23 May 2019 Posted.
Laserdisc of Karaoke Songs used at Winnie’s, Courtesy of Teddy Mui, Museum of Chinese in America (MOCA) Collection.
Former MOCA Staff member Michael Robison singing the “I Want it that Way” that Winnie’s (104 Bayard Street).
MOCA前员工Michael Robison在位于摆也街104 号的温娜卡拉OK酒廊演唱 “I Want it that Way”
Winnie’s Karaoke Bar at 104 Bayard Street was a New York Chinatown staple from its inception in 1987 until it was forced to close in March of 2015 due to an expiring lease. The bar’s owner and namesake, Winnie Mui, opened the bar after a brief but illustrious career as a Cantonese opera star in Hong Kong. Winnie’s DJs juggled song requests scrawled on slips of scrap paper, a complicated-looking filing system of laserdiscs, hand-written location notes, and multiple laser disc players to smoothly transition from one song to the next. Diverse crowds crammed into Winnie’s on the weekends – Chinatown old-timers shared the stage with artist types and hipsters.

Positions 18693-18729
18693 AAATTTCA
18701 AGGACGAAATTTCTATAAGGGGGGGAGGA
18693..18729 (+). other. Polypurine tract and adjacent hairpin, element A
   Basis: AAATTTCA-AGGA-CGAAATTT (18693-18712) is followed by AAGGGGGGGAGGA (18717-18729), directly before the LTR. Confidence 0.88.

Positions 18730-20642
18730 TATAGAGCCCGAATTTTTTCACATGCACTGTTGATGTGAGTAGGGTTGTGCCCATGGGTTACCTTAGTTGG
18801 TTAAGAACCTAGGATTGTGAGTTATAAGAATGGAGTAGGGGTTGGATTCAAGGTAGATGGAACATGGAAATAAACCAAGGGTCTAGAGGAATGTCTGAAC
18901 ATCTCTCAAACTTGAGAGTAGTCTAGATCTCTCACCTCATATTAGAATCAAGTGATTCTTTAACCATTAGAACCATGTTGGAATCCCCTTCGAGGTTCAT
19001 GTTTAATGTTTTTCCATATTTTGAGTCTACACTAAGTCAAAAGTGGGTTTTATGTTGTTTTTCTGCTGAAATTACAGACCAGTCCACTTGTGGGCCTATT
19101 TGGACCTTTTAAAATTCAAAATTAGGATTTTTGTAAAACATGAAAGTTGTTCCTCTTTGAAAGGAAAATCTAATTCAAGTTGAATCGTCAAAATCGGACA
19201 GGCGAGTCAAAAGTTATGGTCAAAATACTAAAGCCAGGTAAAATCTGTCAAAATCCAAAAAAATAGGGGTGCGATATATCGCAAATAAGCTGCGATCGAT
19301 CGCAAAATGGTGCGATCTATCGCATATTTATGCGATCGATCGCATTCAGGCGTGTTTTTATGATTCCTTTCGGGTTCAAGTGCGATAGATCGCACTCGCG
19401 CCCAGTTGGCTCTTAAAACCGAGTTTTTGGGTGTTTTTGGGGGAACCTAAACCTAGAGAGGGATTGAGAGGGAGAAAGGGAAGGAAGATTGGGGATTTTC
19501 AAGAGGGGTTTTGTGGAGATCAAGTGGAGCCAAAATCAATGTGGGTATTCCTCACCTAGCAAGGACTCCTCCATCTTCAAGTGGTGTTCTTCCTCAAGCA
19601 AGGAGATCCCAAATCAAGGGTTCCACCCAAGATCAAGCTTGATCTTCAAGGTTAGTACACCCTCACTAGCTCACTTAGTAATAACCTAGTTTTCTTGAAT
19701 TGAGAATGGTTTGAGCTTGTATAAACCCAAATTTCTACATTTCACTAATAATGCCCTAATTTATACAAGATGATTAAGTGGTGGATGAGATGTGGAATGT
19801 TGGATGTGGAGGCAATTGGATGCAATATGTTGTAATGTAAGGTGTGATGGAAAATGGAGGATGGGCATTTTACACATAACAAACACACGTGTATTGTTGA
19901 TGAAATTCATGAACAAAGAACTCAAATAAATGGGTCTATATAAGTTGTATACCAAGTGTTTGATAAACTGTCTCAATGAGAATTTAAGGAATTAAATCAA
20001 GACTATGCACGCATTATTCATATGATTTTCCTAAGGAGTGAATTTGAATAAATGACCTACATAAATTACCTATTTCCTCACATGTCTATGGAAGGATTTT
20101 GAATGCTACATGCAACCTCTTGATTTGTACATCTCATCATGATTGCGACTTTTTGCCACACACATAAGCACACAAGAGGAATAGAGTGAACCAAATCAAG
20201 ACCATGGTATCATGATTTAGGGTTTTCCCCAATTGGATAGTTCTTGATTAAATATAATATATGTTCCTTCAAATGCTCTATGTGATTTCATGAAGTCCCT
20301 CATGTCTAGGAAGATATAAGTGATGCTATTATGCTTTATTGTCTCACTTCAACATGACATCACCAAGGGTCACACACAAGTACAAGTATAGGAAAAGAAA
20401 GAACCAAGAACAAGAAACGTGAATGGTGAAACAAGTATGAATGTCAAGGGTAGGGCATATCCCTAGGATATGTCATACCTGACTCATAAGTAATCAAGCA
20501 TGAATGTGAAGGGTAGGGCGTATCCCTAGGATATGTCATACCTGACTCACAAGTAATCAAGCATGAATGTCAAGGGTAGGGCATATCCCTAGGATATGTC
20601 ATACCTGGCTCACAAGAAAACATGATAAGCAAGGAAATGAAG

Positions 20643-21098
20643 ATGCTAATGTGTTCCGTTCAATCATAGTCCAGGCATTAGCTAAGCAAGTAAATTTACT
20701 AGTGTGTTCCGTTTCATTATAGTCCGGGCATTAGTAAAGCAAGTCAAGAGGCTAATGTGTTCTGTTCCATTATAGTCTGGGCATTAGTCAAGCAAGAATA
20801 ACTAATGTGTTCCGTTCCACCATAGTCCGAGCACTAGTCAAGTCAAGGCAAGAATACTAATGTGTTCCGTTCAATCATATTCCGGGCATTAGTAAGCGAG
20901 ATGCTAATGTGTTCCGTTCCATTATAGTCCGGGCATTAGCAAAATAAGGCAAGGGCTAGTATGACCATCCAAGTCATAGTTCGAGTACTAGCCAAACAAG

The last night at Winnie’s looked like a fitting end to a Chinatown fixture: Winnie held court with quiet dignity as locals came to pay respects to her and the bar. On the stage, karaoke enthusiasts belted out boozy renditions of classics, serenading the space into retirement. Teddy Mui, Winnie’s son, was always adamant that the iconic karaoke bar would reopen. In 2019, Four years after its closure Winnie and Teddy have finally found a new home and reopened the bar at 53 East Broadway.